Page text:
Colon cancer care continues to evolve
Over the last 50 years, cancer care has evolved from its primary focus on local disease to a sophisticated, multidisciplinary approach to achieve the level of high quality care that is now available in the United States and around the world.
The outlook for people afflicted with cancer — as well as the impact of treatment on quality of life — has improved dramatically.
The Accreditation Program encourages hospitals, treatment centers, and other facilities to improve their quality of patient care through various cancer-related programs. One of the most recent revisions of the CoC Cancer Program Standards includes Patient Outcomes. The role of this standard is to ensure that evaluation and treatment conforms to evidence-based national treatment guidelines using appropriate prognostic indicators.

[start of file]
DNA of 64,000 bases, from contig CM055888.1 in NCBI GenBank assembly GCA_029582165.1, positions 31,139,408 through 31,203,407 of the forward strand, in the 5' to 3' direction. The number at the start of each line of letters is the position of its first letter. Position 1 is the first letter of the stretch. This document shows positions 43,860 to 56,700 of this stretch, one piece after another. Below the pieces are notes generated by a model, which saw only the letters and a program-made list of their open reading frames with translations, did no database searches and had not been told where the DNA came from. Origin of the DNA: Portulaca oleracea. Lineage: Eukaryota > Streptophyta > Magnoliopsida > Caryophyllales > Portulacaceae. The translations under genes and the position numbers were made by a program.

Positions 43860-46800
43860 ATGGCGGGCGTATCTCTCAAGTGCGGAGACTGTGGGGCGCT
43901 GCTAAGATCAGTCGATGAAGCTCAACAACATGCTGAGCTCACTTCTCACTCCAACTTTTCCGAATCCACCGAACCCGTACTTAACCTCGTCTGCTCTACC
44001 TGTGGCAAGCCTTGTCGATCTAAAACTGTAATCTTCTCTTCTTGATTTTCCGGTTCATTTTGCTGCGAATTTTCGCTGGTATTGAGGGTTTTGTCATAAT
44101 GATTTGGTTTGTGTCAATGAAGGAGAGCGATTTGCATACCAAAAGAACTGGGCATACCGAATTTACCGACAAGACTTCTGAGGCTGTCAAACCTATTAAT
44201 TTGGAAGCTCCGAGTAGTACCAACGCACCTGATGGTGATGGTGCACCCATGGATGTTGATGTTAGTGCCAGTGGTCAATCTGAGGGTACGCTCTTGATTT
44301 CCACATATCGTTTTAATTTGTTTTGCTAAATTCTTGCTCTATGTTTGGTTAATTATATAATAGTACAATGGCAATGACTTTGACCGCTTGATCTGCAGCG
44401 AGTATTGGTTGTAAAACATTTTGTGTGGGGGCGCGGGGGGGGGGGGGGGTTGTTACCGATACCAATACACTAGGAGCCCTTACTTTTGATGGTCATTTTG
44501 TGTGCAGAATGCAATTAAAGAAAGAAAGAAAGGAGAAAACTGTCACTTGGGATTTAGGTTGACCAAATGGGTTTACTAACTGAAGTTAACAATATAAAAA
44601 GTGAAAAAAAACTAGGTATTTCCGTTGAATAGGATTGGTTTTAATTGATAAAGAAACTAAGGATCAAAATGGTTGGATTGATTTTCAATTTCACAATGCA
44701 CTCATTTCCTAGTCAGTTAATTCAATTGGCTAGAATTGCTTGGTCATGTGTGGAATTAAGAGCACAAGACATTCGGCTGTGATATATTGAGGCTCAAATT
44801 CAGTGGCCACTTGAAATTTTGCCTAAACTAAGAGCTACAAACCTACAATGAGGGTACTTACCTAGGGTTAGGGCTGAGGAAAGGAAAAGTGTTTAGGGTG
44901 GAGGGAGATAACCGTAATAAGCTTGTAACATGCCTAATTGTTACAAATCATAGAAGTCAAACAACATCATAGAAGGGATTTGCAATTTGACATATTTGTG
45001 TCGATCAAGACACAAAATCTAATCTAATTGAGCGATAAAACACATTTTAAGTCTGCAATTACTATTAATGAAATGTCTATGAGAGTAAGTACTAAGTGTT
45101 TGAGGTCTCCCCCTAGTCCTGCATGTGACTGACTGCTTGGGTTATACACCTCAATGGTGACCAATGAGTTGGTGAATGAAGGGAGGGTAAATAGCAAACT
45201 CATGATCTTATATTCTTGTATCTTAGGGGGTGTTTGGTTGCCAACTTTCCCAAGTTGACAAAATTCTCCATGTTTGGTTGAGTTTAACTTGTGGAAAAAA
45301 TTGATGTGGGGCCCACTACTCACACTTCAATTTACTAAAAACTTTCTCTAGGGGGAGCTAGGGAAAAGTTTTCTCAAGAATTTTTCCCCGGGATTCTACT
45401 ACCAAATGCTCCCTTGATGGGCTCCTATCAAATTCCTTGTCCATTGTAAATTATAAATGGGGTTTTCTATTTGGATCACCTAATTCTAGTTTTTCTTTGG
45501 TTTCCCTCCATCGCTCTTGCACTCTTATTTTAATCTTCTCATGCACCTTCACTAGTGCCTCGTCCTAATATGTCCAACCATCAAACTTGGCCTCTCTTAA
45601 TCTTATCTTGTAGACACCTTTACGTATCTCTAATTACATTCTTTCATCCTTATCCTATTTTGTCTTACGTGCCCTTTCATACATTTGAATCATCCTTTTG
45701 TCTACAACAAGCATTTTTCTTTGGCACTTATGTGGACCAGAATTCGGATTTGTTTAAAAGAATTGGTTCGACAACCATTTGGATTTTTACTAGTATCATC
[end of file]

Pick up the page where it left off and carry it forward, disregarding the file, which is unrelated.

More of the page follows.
From January 1, 2010 to December 31, 2010, 35 patients were diagnosed with colon cancer and treated at Backus Hospital, 33 of the 35 underwent surgical resection. We reviewed their records with special attention on whether they received the following standard of care listed in NCCN guideline:
- Pre-op CEA (blood test)
- Pre-operative CT scan
- Circumferential resection margin reported
- Perineural invasion
- MSI status
- 12 or more regional lymph nodes removed and examined
- Adjuvant chemotherapy is considered and/or recommended within 4 months of diagnosis for stage III or high risk Stage II patients under the age of 80.
The last two indicators are part of a National Quality Forum (NQF) and are collected by The American College of Surgeons during the call for NCDB data. Performance rates provide cancer programs with an indication of the proportion of patients undergoing colon resection that represents the care provided.
In terms of regional nodal removal of greater than 12 nodes, our program had a success rate of 86.4%, which is comparable with national and state average.
Based on the above statistics, our cancer program’s performance is equivalent to and above our peers.